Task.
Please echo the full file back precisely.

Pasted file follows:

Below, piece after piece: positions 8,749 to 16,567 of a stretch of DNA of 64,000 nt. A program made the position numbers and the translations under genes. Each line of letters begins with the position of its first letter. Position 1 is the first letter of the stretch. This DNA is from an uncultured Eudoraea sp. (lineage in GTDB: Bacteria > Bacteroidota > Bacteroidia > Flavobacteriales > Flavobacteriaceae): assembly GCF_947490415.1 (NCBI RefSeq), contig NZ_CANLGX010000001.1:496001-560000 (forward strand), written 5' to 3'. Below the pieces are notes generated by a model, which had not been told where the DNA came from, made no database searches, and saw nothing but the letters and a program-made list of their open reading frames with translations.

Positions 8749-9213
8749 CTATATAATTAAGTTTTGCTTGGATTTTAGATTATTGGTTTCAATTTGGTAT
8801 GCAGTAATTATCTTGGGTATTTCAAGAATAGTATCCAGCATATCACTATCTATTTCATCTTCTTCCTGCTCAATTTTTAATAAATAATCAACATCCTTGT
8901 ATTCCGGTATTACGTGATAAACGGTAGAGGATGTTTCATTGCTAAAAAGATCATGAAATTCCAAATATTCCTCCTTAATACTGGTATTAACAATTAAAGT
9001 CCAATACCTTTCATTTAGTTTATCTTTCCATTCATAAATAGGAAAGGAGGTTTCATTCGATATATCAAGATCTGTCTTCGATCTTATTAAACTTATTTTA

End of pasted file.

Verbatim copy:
Below, piece after piece: positions 8,749 to 16,567 of a stretch of DNA of 64,000 nt. A program made the position numbers and the translations under genes. Each line of letters begins with the position of its first letter. Position 1 is the first letter of the stretch. This DNA is from an uncultured Eudoraea sp. (lineage in GTDB: Bacteria > Bacteroidota > Bacteroidia > Flavobacteriales > Flavobacteriaceae): assembly GCF_947490415.1 (NCBI RefSeq), contig NZ_CANLGX010000001.1:496001-560000 (forward strand), written 5' to 3'. Below the pieces are notes generated by a model, which had not been told where the DNA came from, made no database searches, and saw nothing but the letters and a program-made list of their open reading frames with translations.

Positions 8749-9213
8749 CTATATAATTAAGTTTTGCTTGGATTTTAGATTATTGGTTTCAATTTGGTAT
8801 GCAGTAATTATCTTGGGTATTTCAAGAATAGTATCCAGCATATCACTATCTATTTCATCTTCTTCCTGCTCAATTTTTAATAAATAATCAACATCCTTGT
8901 ATTCCGGTATTACGTGATAAACGGTAGAGGATGTTTCATTGCTAAAAAGATCATGAAATTCCAAATATTCCTCCTTAATACTGGTATTAACAATTAAAGT
9001 CCAATACCTTTCATTTAGTTTATCTTTCCATTCATAAATAGGAAAGGAGGTTTCATTCGATATATCAAGATCTGTCTTCGATCTTATTAAACTTATTTTA